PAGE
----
New Mineral Discovered: Panguite
A fireball that once burst out in the Sky over Mexico scattering thousands of meteorites across the state of Chihuahua, is still a strong evidence for our solar system evolution. The mineral that was embedded in the meteorite Allende was Panguite.
Panguite, the new titanium oxide derives its name Pan Gu, the giant from ancient Chinese mythology who established the world by separating yin from yang to create the earth and the sky.
Panguite was discovered by the Caltech Researchers who used electron scanning microscope to study minerals that were embedded inside the meteorite. The mineral and the mineral name have been approved by the International Mineralogical Association's Commission on New Minerals, Nomenclature and Classification.
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Sources claim that, Panguite was observed first under a scanning electron microscope in an ultra-refractory inclusion embedded in the meteorite. Refractory inclusions are among the first solid objects formed in our solar system, dating back to before the formation of Earth and the other planets. "Refractory" refers to the fact that these inclusions contain minerals that are stable at high temperatures and in extreme environments, which attests to their likely formation as primitive, high-temperature liquids produced by the solar nebula.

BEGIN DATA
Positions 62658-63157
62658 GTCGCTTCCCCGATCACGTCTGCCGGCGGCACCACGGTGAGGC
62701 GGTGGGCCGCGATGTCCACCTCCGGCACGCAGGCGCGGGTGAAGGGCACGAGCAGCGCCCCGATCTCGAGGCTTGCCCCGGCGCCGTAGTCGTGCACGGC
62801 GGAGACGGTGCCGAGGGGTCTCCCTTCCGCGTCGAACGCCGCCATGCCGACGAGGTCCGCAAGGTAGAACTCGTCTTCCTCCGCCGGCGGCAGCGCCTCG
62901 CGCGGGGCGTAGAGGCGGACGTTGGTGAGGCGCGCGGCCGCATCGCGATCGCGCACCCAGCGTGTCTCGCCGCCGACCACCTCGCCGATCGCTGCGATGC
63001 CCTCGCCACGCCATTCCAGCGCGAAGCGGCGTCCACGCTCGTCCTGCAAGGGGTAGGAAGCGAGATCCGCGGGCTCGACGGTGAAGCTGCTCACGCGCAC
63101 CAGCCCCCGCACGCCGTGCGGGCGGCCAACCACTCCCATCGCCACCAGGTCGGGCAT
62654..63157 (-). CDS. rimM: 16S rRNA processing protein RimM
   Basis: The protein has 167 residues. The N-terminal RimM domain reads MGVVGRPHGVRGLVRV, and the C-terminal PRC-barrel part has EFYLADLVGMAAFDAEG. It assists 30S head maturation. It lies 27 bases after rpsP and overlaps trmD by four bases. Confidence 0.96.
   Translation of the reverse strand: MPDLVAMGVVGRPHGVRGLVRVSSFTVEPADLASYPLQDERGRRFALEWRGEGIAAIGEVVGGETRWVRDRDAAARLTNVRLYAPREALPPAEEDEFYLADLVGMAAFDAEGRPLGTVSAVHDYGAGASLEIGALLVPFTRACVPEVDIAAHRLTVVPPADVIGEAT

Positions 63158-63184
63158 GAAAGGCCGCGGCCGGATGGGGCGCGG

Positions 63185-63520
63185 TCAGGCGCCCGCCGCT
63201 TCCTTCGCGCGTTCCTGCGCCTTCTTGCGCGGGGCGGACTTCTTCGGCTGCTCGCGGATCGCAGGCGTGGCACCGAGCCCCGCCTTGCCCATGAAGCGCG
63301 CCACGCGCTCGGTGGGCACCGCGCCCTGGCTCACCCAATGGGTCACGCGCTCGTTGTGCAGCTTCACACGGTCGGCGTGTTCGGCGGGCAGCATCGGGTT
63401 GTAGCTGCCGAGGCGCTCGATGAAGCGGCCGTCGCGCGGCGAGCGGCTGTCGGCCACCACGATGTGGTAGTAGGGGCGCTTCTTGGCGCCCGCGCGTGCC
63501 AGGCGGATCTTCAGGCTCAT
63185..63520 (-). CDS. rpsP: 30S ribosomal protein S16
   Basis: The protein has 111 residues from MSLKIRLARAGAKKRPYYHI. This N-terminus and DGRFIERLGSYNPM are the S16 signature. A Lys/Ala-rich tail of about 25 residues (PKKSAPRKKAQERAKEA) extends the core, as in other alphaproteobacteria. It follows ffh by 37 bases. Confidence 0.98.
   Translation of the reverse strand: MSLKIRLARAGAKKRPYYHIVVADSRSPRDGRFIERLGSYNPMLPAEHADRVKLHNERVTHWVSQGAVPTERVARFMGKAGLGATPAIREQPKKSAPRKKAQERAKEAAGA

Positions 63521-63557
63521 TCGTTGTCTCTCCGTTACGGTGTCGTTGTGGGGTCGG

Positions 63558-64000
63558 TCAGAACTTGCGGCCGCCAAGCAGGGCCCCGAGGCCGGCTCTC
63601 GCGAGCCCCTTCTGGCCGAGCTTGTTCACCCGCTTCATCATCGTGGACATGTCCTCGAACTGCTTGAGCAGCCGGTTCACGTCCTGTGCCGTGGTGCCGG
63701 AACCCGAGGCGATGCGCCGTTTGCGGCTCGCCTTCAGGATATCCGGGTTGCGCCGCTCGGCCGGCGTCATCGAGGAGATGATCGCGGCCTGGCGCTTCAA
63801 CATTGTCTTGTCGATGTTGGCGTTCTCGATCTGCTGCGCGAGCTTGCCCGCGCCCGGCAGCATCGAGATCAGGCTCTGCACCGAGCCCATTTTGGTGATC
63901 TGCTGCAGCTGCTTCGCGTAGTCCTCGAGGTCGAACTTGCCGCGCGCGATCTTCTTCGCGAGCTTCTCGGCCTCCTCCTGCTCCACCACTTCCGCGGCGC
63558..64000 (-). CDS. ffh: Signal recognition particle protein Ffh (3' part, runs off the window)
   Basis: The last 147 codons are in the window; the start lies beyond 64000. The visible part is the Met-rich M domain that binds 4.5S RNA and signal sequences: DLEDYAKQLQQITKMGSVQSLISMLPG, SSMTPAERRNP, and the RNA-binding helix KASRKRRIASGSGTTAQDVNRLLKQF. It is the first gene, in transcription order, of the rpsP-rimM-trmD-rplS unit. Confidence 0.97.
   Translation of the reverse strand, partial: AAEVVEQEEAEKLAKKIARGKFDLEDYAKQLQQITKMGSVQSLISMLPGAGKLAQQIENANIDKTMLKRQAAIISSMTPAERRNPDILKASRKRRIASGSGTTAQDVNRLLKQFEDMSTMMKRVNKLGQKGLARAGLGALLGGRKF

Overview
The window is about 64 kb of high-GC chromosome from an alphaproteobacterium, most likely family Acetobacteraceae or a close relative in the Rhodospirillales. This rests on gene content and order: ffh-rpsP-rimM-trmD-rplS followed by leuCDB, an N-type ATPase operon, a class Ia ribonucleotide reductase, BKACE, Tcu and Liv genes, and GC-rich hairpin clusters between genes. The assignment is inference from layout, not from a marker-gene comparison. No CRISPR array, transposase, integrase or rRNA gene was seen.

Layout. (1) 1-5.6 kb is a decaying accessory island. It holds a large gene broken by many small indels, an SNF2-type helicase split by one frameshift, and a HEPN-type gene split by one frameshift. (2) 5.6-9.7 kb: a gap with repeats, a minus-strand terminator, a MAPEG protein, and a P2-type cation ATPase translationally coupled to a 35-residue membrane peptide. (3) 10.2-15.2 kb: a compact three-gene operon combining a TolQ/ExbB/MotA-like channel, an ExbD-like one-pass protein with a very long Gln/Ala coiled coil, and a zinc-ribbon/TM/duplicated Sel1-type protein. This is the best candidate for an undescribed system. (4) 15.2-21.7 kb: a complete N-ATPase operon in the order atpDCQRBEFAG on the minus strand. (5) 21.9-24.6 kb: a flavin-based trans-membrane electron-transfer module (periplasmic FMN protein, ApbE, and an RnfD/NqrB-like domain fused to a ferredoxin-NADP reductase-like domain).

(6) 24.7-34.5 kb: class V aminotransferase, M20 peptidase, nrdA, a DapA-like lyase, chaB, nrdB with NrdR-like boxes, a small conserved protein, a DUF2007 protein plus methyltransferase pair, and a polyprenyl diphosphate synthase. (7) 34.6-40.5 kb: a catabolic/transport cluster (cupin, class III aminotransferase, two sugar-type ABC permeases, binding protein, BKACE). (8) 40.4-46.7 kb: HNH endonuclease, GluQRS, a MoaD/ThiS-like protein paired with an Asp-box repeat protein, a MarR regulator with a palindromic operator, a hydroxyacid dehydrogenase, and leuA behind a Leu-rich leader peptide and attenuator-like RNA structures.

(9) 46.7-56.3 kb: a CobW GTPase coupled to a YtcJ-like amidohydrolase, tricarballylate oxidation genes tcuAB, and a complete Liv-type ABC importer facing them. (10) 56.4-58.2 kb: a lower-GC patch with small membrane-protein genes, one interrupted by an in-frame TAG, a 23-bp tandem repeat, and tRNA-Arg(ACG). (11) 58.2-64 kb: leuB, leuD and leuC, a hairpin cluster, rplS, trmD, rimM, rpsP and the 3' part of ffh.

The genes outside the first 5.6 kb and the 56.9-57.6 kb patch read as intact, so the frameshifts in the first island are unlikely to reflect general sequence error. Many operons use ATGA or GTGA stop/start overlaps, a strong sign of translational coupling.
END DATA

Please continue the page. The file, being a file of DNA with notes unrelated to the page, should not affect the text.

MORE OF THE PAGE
According to sources, Panguite contains familiar elements like oxygen and magnesium, as well as more exotic ones like zirconium and scandium and its chemical name is (Ti4+,Sc,Al,Mg,Zr,Ca)1.8O3.
According to sources, study researcher Chi Ma, a senior scientist at Caltech said "Panguite is an especially exciting discovery since it is not only a new mineral, but also a material previously unknown to science. It's brand-new to science."
The study is detailed in the July issue of the journal American Mineralogist and was supported through grants from the National Science Foundation, the U.S. Department of Energy, and NASA's Office of Space Science.